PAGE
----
St. Frances junior Sean Mosley enjoys being compared to Mark Karcher, especially since the former Panthers star is his mentor

Generation next

Basketball

December 06, 2006|By Todd Karpovich | Todd Karpovich,Special to The Sun

When Sean Mosley walked onto the court at St. Frances his freshman year, the comparisons to Mark Karcher, one of the most honored players in Panthers history, were inevitable.

The two players are similar in size (Mosley is 6 feet 4, Karcher 6-5) and in their style of play, combining strength and flair.

Although some players might downplay a comparison to someone as accomplished as Karcher, Mosley embraces it. In part, that's because Mosley has been working with Karcher to improve his game.

"My basketball IQ just keeps getting higher because I can just follow what Mark does," said Mosley, a junior. "When I am doing something wrong, he tells me what to do to make it right. That has helped me come a long way since I was a freshman."

Karcher's four varsity teams in the mid-1990s had a 97-32 record, and he led the Panthers to three straight Baltimore Catholic League titles. Mosley's team won the BCL tournament in his freshman year. He was a first-team All-Metro selection as a freshman and sophomore, averaging 18.5 points last season.

"I just love the atmosphere and intensity of the game," said Mosley, a forward. "When I came in as a freshman, people did not think I was going to do as well as I did, but I had already played against most of the guys in the BCL [in recreation leagues]. The big difference was the size of the crowd and the coaching, which stresses playing as a team in the BCL."

Mosley's father, Rick, said his son's first loves were soccer and baseball. The younger Mosley didn't pick up a basketball until he was 10, when a friend persuaded him to try out for a recreation team.

The natural ability was there, and so was a strong work ethic.

"He has always been a humble kid," Rick Mosley said. "He doesn't take anything for granted and or feel like anyone owes him anything. He works for what he gets and appreciates it more.

"He has become wiser in the company he keeps, which is a blessing because I don't have to be overly concerned about him, especially as a young boy in Baltimore City."

In addition to working with Karcher, who went on to star at Temple, Mosley has worked with Melvin Scott, a first-team All-Metro pick at Southern-Baltimore who went on to play at North Carolina. Scott has further taught Mosley what it takes to be a great player, which includes playing more than 100 games in the offseason, lifting weights and taking about 300 to 400 shots per day.

St. Frances coach William Wells said Mosley has developed significantly since his freshman year to the point where he is now "one of the top ballplayers in the area, as well as the country." Wells said the challenge for Mosley this season is to become even more of a leader.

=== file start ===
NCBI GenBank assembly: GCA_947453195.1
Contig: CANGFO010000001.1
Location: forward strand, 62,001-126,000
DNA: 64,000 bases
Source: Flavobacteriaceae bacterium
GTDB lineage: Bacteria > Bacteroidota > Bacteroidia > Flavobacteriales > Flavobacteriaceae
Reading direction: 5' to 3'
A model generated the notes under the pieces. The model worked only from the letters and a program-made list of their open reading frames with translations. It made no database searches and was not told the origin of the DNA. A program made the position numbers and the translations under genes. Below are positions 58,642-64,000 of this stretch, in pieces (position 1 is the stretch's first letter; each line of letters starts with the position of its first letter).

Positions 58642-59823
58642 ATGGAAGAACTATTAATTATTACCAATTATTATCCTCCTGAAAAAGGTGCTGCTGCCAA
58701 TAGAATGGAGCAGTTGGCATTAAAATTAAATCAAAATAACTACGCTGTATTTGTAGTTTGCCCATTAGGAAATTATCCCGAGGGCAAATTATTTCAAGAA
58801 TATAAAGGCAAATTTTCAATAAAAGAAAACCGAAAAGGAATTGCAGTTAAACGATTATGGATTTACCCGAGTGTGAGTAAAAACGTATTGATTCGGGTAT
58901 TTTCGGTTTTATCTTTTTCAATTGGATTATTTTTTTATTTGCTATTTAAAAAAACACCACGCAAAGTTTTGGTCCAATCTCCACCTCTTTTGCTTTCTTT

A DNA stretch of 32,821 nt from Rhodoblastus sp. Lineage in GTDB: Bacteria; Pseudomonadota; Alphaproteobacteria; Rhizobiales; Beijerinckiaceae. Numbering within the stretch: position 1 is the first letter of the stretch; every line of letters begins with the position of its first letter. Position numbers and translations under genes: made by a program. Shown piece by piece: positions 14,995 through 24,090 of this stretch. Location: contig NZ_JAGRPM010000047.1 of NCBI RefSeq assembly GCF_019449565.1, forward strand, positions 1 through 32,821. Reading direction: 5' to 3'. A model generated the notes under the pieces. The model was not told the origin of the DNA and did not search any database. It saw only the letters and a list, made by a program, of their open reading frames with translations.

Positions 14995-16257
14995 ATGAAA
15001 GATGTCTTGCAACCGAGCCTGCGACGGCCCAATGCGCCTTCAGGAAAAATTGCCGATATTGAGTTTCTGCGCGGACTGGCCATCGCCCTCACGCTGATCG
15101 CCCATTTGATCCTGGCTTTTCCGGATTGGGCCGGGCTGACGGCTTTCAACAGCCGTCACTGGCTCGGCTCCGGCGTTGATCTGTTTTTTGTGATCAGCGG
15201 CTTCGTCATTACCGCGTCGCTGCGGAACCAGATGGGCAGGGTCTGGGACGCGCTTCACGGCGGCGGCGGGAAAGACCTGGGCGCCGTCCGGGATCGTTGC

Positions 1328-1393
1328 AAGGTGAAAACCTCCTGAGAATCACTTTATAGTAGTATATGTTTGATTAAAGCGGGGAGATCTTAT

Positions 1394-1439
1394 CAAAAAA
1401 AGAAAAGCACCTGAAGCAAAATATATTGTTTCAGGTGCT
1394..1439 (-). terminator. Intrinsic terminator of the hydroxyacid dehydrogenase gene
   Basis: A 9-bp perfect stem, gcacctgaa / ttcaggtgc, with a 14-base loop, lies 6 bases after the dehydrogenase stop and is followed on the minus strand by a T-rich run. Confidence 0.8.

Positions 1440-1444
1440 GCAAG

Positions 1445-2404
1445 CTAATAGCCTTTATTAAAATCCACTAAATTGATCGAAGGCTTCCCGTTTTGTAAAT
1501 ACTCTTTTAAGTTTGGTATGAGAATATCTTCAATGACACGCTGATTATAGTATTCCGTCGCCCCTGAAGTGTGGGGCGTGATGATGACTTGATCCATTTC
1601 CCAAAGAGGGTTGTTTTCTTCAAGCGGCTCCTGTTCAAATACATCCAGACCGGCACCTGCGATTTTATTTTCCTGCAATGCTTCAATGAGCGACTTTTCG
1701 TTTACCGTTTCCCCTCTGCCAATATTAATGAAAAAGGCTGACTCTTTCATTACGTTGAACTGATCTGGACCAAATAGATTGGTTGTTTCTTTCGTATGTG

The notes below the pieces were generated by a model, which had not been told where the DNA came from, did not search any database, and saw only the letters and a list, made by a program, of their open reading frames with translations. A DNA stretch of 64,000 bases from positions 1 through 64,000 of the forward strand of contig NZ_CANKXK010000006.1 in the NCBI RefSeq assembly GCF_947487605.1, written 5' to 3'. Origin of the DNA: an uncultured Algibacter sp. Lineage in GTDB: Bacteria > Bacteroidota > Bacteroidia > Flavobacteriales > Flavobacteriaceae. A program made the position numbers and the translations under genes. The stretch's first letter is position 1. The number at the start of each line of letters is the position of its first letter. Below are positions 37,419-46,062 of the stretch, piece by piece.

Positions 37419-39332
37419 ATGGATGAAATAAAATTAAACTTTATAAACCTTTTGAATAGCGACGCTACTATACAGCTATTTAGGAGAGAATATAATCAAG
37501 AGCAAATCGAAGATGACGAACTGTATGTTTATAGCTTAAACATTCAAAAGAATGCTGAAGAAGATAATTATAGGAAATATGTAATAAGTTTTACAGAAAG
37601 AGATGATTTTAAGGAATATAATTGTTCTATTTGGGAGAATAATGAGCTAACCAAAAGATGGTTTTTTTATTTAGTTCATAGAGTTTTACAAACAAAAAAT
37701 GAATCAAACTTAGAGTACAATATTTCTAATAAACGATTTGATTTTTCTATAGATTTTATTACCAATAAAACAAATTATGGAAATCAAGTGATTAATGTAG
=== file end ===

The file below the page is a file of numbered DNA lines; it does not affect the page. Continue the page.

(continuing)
"He is a nice guy and wants to be everybody's friend," Wells said. "Sometimes, in order to be a leader, you have to step out of bounds and let everyone know you have come to play and win."

While Mosley is considered a gym rat by his peers, he has not neglected his academics. He is on the honor roll at St. Frances and earned a 3.49 grade point average this semester.

Mosley's commitment to academics partly comes from a mantra developed by his father. "Academics go first and basketball goes second," Rick Mosley said. "The analogy I always use with him is that even if you break your leg, they can never take your brain from you. You write your own ticket.

"St. Frances has done a tremendous job bringing him where he needs to be academically, in addition to the ability to perform on the floor. They promote academics, and they have pushed him beyond what he thought was his limit."

St. Frances provides a study hall for its players before practice so they are not too tired to finish their homework. Mosley wants to major in business administration in college and understands that athletics and academics have to go hand-in-hand.

"I focus on basketball, but without the books, you really can't go anywhere," Mosley said. "So, you have to work hard in the classroom. I realized that when I was a sophomore. I am even doing better this year."

This season, St. Frances, along with the rest of the Maryland Interscholastic Athletic Association and BCL, will be chasing top-ranked Mount St. Joseph for league titles. The Gaels are coming off a season in which they set state records for wins (38) and consecutive wins (38).

No. 2 Towson Catholic also is expected to be a force in both conferences with its powerful tandem of Malcolm Delaney and Donte' Greene. St. Frances meets Mount St. Joseph on Dec. 22 and plays Towson Catholic on Jan. 26.

"I just want to win the MIAA and the BCL, and we'll see how things go from there," Mosley said. "We have a pretty solid team. I think we are better than last year because we are going to push the ball more, but we will still be able to rebound."

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